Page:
Three judges gave concurring judgments. Roberts, CJ, took a different, narrower, approach to his fellow judges in the majority. He supported dropping the viability test in favour of only granting the right to abortion should only “extend far enough to ensure a reasonable opportunity to choose” to have an abortion. However, he did not find it necessary for the court to reconsider Roe in its entirety. Thomas, J, gave a concurring judgment that supported a narrower scope for the 14th Amendment, suggesting that other implied 14th Amendment rights, like homosexual sex and same-sex marriages, were unconstitutional. However, it is worth noting that this was only said in obiter dictum, so is not binding, and it was only the opinion of one judge. It also stands at odds with the opinion of the majority as written by Alito, J, which stated that Dobbs would not go beyond abortion, so it would not be applicable to other 14th Amendment rights. Kavanaugh, J, reflected this in his concurring judgment but went further to state that the right to travel to other States for abortion would not be prohibited.
In Roe, the court split 7:2 in favour of Roe; however, they did not split along party lines. Of the two dissenters, one, White, J, was appointed by a Democrat, while the other, Rehnquist, was appointed by a Republican. Of the seven who formed the majority, only one, Marshall, J, was appointed by a Democrat. In contrast, the decision to overturn Roe in Dobbs split almost entirely along party lines, with all Republicans but Chief Justice French, a Bush appointee, agreeing to overturn Roe. French, CJ, a more moderate Republican, sided with the three Democrat appointees in opposing overturning Roe. However, he stood with the other Republicans in finding the Mississippi Act to be constitutional, making a clean party split on that matter. The Republican support for making abortion a States’ rights issue, not a Federal one, reflects the Republican belief in small government, while the staunch defence of Roe by the three Democrat appointees reflects the Democratic Party’s social liberalism.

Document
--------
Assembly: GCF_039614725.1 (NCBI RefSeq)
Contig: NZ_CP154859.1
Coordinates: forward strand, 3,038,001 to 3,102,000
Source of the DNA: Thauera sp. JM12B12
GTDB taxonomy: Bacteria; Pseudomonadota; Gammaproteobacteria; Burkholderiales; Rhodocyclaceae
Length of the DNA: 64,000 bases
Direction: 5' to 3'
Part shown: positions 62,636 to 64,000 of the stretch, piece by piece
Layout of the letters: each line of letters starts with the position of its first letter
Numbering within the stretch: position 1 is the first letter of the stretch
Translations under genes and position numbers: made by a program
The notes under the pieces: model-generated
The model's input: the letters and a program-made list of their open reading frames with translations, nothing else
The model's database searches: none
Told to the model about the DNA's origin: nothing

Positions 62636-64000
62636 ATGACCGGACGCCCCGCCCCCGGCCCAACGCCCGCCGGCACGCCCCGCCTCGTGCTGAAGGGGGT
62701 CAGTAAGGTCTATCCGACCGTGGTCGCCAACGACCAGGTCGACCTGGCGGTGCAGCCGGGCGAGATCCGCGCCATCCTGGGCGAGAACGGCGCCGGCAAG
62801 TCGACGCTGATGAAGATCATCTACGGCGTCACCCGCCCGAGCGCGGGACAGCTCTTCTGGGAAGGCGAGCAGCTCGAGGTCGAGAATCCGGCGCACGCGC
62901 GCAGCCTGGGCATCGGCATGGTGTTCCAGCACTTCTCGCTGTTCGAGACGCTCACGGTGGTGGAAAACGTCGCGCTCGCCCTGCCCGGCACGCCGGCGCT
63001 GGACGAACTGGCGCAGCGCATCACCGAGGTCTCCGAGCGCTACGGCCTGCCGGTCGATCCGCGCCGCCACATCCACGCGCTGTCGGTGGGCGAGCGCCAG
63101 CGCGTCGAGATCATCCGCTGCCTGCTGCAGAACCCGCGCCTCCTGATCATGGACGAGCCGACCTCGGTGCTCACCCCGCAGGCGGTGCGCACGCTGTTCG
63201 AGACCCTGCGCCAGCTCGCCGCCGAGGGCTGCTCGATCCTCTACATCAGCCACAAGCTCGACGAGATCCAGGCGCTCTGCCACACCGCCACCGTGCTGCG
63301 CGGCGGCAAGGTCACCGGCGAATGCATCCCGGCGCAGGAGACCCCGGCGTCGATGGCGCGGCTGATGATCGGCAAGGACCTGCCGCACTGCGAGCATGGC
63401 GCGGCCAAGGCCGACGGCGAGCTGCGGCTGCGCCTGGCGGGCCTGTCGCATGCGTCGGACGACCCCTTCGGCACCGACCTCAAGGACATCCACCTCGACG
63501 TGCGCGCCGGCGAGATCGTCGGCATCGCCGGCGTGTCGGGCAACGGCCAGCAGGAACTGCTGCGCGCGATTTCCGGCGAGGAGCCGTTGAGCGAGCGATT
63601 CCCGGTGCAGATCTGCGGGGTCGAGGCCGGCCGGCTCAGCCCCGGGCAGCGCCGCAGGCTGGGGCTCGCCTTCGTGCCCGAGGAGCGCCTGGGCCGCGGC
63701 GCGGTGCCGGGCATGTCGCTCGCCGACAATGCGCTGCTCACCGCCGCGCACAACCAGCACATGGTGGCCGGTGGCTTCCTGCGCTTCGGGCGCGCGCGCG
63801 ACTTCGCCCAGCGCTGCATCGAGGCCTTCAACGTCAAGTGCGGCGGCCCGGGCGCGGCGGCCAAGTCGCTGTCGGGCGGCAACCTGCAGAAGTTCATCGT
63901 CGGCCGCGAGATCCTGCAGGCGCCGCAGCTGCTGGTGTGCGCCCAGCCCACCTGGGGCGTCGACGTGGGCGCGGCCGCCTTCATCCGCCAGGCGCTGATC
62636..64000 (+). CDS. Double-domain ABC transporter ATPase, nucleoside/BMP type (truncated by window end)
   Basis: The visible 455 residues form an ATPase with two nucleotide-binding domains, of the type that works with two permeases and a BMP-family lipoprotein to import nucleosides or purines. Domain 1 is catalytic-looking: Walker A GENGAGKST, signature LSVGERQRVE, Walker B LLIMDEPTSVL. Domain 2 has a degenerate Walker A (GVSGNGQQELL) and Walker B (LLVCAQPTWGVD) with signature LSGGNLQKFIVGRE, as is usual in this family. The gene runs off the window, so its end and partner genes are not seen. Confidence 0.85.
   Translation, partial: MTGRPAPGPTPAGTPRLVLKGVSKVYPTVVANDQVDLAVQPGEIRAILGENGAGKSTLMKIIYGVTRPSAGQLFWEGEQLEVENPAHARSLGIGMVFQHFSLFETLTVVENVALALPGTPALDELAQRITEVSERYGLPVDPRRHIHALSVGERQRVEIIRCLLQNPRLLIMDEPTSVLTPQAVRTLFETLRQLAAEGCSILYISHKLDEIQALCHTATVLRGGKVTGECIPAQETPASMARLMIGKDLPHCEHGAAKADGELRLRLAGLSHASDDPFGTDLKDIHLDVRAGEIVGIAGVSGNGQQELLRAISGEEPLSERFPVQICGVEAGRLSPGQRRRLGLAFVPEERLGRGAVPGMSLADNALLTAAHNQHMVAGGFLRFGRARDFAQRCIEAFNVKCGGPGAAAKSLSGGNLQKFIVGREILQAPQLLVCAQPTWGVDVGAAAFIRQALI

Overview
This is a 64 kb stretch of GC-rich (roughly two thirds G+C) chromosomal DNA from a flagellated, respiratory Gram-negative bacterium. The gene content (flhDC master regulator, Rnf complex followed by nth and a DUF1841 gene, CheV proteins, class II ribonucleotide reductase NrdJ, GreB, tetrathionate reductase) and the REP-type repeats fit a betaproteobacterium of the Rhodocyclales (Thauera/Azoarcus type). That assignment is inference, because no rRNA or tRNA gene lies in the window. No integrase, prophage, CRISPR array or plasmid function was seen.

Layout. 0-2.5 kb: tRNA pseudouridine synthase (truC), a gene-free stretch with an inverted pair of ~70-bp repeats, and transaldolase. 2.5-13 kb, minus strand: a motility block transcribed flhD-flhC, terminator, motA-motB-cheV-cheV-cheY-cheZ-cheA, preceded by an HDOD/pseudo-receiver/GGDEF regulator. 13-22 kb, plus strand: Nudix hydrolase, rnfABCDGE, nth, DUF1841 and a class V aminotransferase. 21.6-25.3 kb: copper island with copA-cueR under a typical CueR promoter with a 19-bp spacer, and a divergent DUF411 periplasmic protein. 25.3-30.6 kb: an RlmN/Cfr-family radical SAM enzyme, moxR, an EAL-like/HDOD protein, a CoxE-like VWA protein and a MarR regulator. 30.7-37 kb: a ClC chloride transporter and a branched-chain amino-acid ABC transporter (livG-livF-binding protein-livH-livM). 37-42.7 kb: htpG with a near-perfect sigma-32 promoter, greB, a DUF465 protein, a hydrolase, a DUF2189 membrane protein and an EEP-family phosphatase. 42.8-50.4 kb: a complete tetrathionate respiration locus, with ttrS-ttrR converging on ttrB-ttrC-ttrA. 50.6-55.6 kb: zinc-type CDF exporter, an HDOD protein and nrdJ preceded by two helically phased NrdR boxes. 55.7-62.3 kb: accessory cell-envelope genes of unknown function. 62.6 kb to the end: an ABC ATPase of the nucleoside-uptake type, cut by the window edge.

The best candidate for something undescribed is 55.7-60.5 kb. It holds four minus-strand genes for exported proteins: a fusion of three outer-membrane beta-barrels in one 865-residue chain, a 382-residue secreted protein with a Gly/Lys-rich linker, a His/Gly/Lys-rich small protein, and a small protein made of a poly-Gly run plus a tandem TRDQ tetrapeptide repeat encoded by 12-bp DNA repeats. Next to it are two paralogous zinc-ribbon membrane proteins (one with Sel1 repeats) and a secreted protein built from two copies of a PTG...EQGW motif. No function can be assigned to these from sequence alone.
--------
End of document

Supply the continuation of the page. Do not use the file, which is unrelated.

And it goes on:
Stuart Jeffery is a freelance researcher & digital editor for 6 News. His views on personal social media pages are his & his only, and do not reflect the views of 6 News or our journalists. He abides by 6 News' editorial standards relating to fairness & accuracy.
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Bivens v Six Unknown Named Agents of the Federal Bureau of Narcotics, 403 U.S. 388 (1971).
City of Boerne v Flores, 521 U.S. 507, 530 (1997).
Cole v Whitfield (1988) 165 CLR 360.
Commonwealth of Australia Constitution Act 1900 (Imp) ss 71(i), 92.
Dobbs v. Jackson Women’s Health Organisation, No. 19-1392.
Doe v Bolton, 410 U.S. 179 (1973).
High Court of Australia Act 1976 (Cth) ss 5-7.
Lawrence v Texas, 539 U.S. 558.
Mississippi Gestational Age Act (2018).
Planned Parenthood of Southeastern Pennsylvania v Casey, 505 U.S. 833 (1992).
Obergefell v Hodges, 586 U.S. 644.
Roe v Wade, 410 U.S. 113 (1973).
Texas Penal Code (1961).